R Consortium’s R User Group and Small Conference Support Program (RUGS) is made to support R groups around the world by providing grants to help R groups organize, share information and support each other. Unlike many groups over this past year, the R groups in Taiwan did not have as long a disruption as other groups did. Can they provide a glimpse of how the rest of the world can hold regular meetings? Do they have a way to mix the wave of virtual meetings along with local meetings? We talked with Kristen Chan, current R-Ladies Taipei organizer, to find out more.
RC: What is the R community like in Taiwan?
In Taiwan, we have two R communities, one is R-Ladies Taipei which I host, and another one is Taiwan R user group. Both of the R communities promote and build up venues for friendly data discussion. We welcome talks on any data topics such as Machine Learning, Deep Learning, Data Analytics, Data Engineering, and meet every Monday night. The last Monday of every month is reserved for women.
RC: In the past year, did you have to change your techniques to connect and collaborate with members?
In Taiwan, at the very beginning of 2020, we stopped the face-to-face meetup and started thinking about how we can continue to maintain the meetup. But how lucky we are! Taiwan’s CDC has the pandemic under control, so we can do everything as normal. So we still have the regular meetup, but we require everyone to wear masks to protect each other during the event.
RC: Can you tell us about one recent presentation or speaker that was especially interesting and what was the topic and why was it so interesting?
In October 2020 we held a satRday conference. It was the first time we had this satRday event and also it is the first one in Asia. And it was tough to make this conference happen during the COVID-19 pandemic. Fortunately, we had invited Yihui Xie who works for RStudio to give us a wonderful talk. We are using the online meeting to make this happen. The topic is R Markdown. It was an interesting and unforgettable presentation because most of us don’t have the experience to talk to the author directly, so all the attendances were learned a lot.
RC: Do you know of any data journalism efforts by your members? If not, are there particular data journalism projects that you’ve seen in the last year that you feel had a positive impact on society?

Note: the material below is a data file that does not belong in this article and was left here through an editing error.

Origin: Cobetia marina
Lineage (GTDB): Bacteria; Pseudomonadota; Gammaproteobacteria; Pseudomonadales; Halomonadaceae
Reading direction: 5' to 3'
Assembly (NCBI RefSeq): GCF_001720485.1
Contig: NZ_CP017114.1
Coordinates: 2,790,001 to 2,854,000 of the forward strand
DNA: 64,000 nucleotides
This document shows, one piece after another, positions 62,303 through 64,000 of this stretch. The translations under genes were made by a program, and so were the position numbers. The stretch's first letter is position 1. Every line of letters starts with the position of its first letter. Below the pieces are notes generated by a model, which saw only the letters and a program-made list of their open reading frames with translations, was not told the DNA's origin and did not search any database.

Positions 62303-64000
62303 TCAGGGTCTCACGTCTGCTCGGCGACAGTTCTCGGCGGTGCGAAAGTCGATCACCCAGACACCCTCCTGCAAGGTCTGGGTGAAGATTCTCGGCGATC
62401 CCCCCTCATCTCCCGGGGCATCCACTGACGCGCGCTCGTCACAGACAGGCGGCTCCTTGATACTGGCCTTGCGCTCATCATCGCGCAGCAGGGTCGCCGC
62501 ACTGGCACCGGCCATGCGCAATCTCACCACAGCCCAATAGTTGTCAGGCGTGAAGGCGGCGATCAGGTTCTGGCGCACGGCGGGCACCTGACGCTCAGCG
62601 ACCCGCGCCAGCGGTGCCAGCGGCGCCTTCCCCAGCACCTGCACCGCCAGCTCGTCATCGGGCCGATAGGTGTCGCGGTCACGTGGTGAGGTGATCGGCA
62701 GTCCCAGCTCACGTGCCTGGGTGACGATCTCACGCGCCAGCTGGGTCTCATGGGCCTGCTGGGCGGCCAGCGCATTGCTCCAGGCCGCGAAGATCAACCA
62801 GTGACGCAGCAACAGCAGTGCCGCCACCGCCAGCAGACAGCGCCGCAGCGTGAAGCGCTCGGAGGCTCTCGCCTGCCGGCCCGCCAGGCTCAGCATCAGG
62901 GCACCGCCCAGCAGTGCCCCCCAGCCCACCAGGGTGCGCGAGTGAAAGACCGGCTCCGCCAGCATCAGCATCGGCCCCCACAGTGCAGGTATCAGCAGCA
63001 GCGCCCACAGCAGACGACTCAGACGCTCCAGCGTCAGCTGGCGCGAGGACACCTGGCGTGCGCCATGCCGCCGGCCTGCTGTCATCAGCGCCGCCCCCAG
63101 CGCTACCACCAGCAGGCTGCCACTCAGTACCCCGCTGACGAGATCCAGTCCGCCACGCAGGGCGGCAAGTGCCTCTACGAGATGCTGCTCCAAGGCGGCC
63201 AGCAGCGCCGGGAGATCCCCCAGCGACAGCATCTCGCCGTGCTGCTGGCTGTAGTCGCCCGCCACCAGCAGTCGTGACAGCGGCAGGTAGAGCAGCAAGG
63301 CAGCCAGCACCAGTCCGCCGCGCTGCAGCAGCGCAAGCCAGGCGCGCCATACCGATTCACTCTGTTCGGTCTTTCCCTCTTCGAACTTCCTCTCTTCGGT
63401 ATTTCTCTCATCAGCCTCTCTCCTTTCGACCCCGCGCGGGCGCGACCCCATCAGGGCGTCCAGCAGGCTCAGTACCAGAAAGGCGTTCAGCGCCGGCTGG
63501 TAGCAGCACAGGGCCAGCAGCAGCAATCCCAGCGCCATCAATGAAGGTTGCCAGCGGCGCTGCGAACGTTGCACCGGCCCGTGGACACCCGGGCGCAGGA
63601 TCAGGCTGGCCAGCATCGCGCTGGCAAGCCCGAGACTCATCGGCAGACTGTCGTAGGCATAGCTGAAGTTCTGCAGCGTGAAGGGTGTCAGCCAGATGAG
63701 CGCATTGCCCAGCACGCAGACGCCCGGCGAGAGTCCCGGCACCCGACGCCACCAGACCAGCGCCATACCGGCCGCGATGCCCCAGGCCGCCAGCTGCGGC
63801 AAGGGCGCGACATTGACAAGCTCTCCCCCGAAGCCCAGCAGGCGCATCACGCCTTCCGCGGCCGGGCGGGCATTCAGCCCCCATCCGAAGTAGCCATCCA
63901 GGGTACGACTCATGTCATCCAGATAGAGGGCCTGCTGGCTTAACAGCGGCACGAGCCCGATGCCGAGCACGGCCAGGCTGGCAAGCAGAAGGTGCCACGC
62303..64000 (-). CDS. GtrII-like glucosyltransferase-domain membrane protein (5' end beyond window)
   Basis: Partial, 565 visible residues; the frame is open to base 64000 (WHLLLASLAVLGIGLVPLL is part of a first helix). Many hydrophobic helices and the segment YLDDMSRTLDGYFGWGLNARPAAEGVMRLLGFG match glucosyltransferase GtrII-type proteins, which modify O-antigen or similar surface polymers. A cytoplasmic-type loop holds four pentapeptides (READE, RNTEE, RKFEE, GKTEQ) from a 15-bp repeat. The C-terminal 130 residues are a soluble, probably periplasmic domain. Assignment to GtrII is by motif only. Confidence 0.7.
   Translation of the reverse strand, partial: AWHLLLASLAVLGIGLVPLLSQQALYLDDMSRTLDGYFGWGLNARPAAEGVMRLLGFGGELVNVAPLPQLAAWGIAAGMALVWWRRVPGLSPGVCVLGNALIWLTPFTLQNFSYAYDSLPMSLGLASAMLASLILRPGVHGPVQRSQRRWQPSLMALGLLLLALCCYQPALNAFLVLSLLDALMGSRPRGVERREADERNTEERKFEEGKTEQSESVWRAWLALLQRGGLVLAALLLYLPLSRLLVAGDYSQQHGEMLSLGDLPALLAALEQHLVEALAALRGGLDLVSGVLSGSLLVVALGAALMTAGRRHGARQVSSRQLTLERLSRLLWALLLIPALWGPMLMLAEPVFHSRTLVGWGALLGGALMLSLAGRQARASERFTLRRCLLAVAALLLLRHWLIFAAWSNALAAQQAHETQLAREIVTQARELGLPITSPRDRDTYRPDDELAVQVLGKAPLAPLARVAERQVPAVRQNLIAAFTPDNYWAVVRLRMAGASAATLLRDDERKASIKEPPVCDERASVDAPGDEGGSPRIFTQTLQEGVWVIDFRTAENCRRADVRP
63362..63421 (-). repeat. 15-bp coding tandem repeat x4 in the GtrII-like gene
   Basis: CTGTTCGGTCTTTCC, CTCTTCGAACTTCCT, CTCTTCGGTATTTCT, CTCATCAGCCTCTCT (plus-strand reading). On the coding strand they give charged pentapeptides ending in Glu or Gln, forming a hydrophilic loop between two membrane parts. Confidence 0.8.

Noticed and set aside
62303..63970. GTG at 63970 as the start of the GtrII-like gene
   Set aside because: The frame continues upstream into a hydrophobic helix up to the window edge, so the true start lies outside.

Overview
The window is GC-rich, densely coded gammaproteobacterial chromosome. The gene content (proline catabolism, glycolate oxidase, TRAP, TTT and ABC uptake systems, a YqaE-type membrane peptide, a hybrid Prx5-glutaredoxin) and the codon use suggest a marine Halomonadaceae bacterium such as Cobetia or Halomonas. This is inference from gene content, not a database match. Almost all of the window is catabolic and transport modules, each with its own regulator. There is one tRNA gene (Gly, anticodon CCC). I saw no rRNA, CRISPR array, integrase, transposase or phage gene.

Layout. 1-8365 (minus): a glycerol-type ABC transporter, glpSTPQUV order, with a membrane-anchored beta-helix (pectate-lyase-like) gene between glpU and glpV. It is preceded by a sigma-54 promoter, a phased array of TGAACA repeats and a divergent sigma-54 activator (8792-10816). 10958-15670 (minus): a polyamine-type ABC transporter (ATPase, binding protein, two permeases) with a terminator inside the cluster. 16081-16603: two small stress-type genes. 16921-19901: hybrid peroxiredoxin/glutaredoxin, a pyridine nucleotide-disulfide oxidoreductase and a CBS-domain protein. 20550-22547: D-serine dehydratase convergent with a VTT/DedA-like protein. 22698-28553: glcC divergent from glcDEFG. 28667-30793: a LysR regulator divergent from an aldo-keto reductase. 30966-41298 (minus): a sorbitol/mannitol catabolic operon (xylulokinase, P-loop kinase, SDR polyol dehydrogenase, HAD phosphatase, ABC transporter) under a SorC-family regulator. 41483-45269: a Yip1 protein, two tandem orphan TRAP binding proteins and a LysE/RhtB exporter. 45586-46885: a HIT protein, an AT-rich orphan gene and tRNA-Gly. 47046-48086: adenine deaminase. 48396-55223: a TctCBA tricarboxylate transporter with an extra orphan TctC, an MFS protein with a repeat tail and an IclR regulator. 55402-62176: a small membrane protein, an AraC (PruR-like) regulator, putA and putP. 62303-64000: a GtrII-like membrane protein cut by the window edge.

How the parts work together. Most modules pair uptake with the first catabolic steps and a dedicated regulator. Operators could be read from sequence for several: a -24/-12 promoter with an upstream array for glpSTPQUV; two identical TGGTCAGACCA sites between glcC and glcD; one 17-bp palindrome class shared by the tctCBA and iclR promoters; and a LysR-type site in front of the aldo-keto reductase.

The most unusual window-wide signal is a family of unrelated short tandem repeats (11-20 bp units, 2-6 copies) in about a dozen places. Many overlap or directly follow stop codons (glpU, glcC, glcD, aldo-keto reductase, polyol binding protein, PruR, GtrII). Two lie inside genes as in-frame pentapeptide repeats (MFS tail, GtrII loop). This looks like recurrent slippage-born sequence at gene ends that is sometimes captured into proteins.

Yes, some of our members are reporters. They are learning R and some BI tools to help them deal with the data cleaning and make some graphs to let people know more about information.
And we also have a community called “知了新聞 Cicadata.” It’s a community about data journalism and its goal is that they want the data journalism field more open. By the way, one of the founders of 知了新聞 is also Taiwan R user group’s current organizer.
RC: When is your next event? Please give details!
We are still planning the event. But I think we will have a series of beginner tutorialmeetups to let more people know R.
RC: Of the Funded Projects by the R Consortium, do you have a favorite project? Why is it your favorite?
My favorite project is “Consolidating R-Ladies Global organizational guidance and wisdom”. Because of the diversity issue, it touched me more.
RC: Of the Active Working Groups, which is your favorite? Why is it your favorite?
My favorite is “Distributed Computing.” Because the data becomes bigger and we need to deal with that and also want to save some time, what we need is Distributed Computing.
How do I Join?
R Consortium’s R User Group and Small Conference Support Program (RUGS) provides grants to help R groups around the world organize, share information and support each other. We have given grants over the past 4 years, encompassing over 65,000 members in 35 countries. We would like to include you! Cash grants and meetup.com accounts are awarded based on the intended use of the funds and the amount of money available to distribute. We are now accepting applications!